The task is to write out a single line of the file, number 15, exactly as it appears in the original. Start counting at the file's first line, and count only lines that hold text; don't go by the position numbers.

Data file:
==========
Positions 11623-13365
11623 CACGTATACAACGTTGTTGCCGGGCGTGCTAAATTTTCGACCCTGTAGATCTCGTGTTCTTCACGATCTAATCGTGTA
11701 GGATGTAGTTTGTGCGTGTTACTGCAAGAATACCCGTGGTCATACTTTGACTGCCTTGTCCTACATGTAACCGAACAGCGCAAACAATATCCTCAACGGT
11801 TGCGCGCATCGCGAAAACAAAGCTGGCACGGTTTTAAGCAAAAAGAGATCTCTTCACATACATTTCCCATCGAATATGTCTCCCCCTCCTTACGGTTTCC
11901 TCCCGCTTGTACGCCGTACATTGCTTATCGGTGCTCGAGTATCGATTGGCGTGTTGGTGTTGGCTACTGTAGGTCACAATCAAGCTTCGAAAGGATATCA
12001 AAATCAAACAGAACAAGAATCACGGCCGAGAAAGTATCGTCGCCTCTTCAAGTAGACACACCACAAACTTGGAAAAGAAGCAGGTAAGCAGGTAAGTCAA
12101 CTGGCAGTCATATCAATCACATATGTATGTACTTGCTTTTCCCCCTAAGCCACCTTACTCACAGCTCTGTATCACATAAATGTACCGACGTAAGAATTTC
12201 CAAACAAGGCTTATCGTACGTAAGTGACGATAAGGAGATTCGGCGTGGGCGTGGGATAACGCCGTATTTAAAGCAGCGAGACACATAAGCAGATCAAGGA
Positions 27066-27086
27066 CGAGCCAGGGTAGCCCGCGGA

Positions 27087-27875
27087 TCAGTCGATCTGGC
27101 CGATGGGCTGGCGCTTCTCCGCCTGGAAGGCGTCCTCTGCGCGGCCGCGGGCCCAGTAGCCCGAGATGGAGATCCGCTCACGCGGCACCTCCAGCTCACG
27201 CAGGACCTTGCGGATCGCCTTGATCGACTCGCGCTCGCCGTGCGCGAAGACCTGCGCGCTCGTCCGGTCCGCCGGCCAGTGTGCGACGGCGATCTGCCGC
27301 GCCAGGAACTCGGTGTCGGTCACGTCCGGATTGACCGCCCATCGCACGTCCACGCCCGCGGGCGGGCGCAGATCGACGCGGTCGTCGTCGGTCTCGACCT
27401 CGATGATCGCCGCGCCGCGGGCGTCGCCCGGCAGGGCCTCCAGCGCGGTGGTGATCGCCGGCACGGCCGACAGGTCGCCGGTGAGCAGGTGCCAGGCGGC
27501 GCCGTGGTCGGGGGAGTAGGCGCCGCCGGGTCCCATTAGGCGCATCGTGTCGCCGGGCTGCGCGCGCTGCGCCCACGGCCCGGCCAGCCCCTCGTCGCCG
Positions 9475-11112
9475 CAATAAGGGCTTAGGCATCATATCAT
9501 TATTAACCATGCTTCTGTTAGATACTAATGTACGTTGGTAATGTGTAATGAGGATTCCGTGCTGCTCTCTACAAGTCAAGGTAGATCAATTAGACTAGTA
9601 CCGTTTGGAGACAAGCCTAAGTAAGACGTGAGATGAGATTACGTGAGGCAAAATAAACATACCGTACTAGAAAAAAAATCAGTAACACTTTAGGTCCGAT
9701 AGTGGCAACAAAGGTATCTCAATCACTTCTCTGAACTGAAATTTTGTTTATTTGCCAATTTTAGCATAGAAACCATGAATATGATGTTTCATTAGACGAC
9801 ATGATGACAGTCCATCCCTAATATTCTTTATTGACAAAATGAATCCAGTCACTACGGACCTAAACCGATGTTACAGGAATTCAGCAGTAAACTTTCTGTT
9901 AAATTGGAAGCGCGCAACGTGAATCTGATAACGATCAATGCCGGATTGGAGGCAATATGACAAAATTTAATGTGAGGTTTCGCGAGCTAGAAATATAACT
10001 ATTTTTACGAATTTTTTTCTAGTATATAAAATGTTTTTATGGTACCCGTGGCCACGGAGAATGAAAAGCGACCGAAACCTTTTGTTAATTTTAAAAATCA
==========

27301 GCCAGGAACTCGGTGTCGGTCACGTCCGGATTGACCGCCCATCGCACGTCCACGCCCGCGGGCGGGCGCAGATCGACGCGGTCGTCGTCGGTCTCGACCT